AUSTRALIAN Merino wool prices have recorded an overall rise for a second consecutive auction series, driven by strong demand for medium and fine fleece free of vegetable matter.
The Australian Wool Exchange said the national offering was smaller than the 44,257 bales originally rostered, due in part to the 6.1 percent withdrawn prior to sale.
Brokers offered 38,838 bales and 10.6pc of these were passed-in unsold.
“With fleece wool carrying less than 1pc vegetable matter (vm) continuing to become less available – 34pc of the national fleece total fell into this category — these types attracted the strongest buyer attention,” AWEX said.
“So much so that in some cases buyers were willing to overlook short comings in some particular lots, in order to secure quantity of these free or nearly free (FNF) types.
“Demand for this wool was the driving force behind the overall increase in the market and in the rises that were recorded in some of the Individual Micron Price Guides (MPGs) across the country, AWEX said.
“The overall movements for the MPGs ranged between -8 and +53 cents nationally.”
AWEX said the Merino skirtings followed a similar path to the fleece, lower vm types were highly sought after and helped the sector record overall increases.
“The crossbred sector was generally firm unchanged compared to the previous week.”
AWEX said on the back of these movements, the AWEX Eastern Market Indicator (EMI) gained 8 cents for the week, closing at 1310 cents/kg clean.
“For the first time in six selling weeks, the EMI recorded an increase in US dollar terms, gaining US13 cents for the series and closing at US874 cents.”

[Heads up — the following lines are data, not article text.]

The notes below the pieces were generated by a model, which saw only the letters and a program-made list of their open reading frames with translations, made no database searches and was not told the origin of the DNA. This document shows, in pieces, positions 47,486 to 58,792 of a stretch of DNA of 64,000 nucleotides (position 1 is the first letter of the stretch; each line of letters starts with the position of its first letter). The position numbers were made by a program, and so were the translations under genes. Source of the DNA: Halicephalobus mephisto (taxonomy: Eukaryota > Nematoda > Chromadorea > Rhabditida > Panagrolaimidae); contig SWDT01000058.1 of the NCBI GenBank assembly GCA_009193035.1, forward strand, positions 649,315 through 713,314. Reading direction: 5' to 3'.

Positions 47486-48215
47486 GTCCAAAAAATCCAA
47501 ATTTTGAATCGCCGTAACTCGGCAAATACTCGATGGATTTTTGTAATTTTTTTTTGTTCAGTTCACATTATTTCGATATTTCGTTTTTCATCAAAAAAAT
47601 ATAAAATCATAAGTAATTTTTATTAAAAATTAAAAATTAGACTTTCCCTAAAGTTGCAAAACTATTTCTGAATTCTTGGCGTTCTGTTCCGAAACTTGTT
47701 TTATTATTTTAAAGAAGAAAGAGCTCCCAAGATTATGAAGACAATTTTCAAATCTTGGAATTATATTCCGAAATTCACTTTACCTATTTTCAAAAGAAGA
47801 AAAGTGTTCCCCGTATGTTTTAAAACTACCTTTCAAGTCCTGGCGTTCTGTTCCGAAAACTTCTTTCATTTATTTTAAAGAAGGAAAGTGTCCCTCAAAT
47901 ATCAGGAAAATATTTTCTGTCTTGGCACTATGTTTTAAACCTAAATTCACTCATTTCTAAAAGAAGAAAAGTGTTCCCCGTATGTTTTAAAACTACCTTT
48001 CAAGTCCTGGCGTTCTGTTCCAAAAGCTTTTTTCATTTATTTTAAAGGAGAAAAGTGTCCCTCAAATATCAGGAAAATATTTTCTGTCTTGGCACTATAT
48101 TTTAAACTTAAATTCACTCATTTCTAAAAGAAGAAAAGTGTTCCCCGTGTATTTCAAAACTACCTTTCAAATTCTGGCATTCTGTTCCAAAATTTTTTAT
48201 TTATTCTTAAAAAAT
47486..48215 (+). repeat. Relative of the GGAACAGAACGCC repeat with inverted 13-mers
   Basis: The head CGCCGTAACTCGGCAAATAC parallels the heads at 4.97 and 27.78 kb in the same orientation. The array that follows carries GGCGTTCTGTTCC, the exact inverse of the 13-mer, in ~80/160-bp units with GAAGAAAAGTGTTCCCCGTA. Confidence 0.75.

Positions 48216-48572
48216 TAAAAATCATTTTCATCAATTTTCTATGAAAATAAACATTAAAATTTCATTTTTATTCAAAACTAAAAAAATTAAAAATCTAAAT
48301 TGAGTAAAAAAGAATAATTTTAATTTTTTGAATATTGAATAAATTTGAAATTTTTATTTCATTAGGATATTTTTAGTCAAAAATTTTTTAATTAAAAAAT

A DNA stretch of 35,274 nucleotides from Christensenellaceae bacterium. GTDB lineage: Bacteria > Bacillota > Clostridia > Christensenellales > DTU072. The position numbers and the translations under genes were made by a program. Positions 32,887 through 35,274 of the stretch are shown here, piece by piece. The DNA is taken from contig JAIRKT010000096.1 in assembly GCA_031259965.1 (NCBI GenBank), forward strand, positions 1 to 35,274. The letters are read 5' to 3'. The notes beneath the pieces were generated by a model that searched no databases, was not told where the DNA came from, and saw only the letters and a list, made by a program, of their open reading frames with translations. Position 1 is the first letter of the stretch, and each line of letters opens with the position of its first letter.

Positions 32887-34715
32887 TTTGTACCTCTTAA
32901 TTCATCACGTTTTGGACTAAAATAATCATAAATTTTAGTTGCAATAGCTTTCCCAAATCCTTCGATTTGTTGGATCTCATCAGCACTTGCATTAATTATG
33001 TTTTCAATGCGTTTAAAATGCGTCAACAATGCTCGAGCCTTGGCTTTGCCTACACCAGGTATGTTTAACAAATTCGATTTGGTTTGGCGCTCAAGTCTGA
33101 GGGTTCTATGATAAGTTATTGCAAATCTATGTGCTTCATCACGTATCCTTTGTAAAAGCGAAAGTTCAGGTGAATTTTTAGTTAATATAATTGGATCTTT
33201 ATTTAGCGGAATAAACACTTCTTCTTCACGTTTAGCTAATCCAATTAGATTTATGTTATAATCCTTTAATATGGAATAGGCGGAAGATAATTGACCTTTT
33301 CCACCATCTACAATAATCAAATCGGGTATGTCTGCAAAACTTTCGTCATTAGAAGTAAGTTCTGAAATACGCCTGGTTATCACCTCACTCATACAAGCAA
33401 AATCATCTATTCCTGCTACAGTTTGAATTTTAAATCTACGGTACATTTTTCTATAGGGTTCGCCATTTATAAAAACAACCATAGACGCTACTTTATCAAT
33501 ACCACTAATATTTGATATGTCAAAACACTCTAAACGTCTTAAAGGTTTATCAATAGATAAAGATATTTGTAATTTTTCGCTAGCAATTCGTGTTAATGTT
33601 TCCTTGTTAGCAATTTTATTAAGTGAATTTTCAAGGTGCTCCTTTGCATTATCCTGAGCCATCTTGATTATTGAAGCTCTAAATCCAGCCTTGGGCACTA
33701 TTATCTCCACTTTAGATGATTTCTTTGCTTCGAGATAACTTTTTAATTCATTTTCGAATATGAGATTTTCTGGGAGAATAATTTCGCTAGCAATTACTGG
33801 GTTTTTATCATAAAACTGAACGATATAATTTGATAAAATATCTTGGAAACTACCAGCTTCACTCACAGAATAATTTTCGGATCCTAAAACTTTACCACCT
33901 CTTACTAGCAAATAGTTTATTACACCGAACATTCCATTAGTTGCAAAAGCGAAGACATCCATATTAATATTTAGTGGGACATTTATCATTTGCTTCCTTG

AWEX said the oddments were the poorest performing sector this week.
“The three Merino Carding Indicators (MC) fell by an average of 9 cents, mainly caused by a general reduction of 20 cents in locks carrying more than 3pc vm.
“These losses prevented the EMI from a larger rise.”
Next week’s offering is forecast to rise, there is currently 48,643 bales on offer, with selling to be held on Tuesday and Wednesday only.
Superfine wool sought after – AWI
Australian Wool Innovation trade consultant Scott Carmody said it was predominantly a market whereby price alignment was the main game, as last week’s closing basis was extremely varied between selling centres.
“This week, the Sydney centre posted strong gains on the 18.5 micron and broader Merino fleece segment whilst the other two centres stayed relatively firm around the established price basis.
“By the close of selling, all prices were comparable across the regions,” he said.
“The superfine Merino wools – finer than 18.5 micron – were strongly sought throughout and closed at levels 20 to 30 cents higher.
“On all Merino types, the market was assisted by the smaller offered volumes tightening supply and a slight improvement from Chinese buying of super fines to compete against some handy Indian and European orders.”
Mr Carmody said skirting wools were particularly well sought, and some stronger interest is apparent on these wools, with the stronger attention being paid to the better lots containing less than 4pc vm.
He said the crossbred wool sectors defied the stronger AUD against the USD forex rates and managed to hold rock solid on all micron groups for the week. Cardings again struggled to hold onto their values and a further loss of around 10ac resulted from the week’s trade.
“Merino wool buying was dominated by the largest exporters taking on Chinese top makers and indent operators.
“The local traders have exhibited a growing confidence in the current price levels and that is transferring to sale rooms creating a healthier and more competitive environment,” Mr Carmody said.
“Every buying sector is being forced to act more bullishly to acquire inventory.”
Click here to read the latest AWEX Micron Price Guides.
Sources – AWEX, AWI.
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